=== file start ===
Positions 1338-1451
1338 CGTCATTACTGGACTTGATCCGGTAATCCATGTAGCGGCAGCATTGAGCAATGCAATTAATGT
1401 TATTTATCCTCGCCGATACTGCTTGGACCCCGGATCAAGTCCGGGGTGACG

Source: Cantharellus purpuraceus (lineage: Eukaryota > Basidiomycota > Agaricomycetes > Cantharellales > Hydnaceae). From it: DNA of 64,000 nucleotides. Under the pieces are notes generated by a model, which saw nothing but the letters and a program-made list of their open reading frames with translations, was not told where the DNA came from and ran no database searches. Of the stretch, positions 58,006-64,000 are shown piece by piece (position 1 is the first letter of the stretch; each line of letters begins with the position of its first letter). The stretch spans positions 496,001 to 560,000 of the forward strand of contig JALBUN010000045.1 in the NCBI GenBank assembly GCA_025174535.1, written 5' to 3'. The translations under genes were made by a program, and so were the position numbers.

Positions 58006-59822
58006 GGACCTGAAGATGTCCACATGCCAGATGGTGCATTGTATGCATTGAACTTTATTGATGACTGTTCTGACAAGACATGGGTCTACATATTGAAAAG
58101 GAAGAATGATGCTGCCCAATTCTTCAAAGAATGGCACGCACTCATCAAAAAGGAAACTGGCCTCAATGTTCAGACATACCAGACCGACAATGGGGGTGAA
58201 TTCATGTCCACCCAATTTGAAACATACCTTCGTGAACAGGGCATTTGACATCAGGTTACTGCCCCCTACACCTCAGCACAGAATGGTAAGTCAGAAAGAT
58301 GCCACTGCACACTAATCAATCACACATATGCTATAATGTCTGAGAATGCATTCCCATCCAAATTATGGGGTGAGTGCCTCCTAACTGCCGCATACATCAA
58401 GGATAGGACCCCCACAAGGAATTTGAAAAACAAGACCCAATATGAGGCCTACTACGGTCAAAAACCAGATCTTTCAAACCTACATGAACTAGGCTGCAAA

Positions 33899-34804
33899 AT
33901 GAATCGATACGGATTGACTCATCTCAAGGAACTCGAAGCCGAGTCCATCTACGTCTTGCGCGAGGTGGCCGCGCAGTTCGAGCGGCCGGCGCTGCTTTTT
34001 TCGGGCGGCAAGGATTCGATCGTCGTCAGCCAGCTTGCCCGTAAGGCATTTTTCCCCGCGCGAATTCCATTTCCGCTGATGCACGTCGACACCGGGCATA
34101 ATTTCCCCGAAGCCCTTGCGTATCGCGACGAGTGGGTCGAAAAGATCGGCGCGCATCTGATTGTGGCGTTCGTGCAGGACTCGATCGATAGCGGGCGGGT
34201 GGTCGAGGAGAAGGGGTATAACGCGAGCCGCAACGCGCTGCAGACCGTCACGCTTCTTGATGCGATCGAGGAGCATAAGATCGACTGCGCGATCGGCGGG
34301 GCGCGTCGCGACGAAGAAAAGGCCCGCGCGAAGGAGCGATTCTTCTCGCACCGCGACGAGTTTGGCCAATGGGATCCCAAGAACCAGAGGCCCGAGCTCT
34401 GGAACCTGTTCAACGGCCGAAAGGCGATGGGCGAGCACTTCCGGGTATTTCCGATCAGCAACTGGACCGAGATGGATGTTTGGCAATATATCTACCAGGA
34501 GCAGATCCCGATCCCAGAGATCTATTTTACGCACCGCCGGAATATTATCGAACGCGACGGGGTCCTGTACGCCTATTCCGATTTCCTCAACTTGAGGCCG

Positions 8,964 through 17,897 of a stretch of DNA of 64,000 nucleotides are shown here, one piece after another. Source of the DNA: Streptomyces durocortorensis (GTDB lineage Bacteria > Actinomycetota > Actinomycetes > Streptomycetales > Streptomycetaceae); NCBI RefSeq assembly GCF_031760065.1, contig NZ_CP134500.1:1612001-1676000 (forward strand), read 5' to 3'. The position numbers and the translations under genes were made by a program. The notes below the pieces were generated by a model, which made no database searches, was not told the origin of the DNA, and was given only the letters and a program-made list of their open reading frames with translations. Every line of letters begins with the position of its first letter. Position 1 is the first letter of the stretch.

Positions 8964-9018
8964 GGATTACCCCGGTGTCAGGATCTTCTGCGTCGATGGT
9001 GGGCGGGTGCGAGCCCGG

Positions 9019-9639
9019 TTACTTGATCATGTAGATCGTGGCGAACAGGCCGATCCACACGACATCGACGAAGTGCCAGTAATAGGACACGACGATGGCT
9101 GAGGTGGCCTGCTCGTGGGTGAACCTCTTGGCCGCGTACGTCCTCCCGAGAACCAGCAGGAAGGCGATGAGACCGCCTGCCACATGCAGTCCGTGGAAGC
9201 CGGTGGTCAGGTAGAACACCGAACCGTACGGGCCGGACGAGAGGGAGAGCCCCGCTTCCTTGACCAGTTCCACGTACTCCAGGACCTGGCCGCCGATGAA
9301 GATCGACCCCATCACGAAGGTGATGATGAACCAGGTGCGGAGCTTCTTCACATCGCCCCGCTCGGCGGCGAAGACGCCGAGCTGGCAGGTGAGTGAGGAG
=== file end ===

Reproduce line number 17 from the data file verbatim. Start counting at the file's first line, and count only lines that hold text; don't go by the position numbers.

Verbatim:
34301 GCGCGTCGCGACGAAGAAAAGGCCCGCGCGAAGGAGCGATTCTTCTCGCACCGCGACGAGTTTGGCCAATGGGATCCCAAGAACCAGAGGCCCGAGCTCT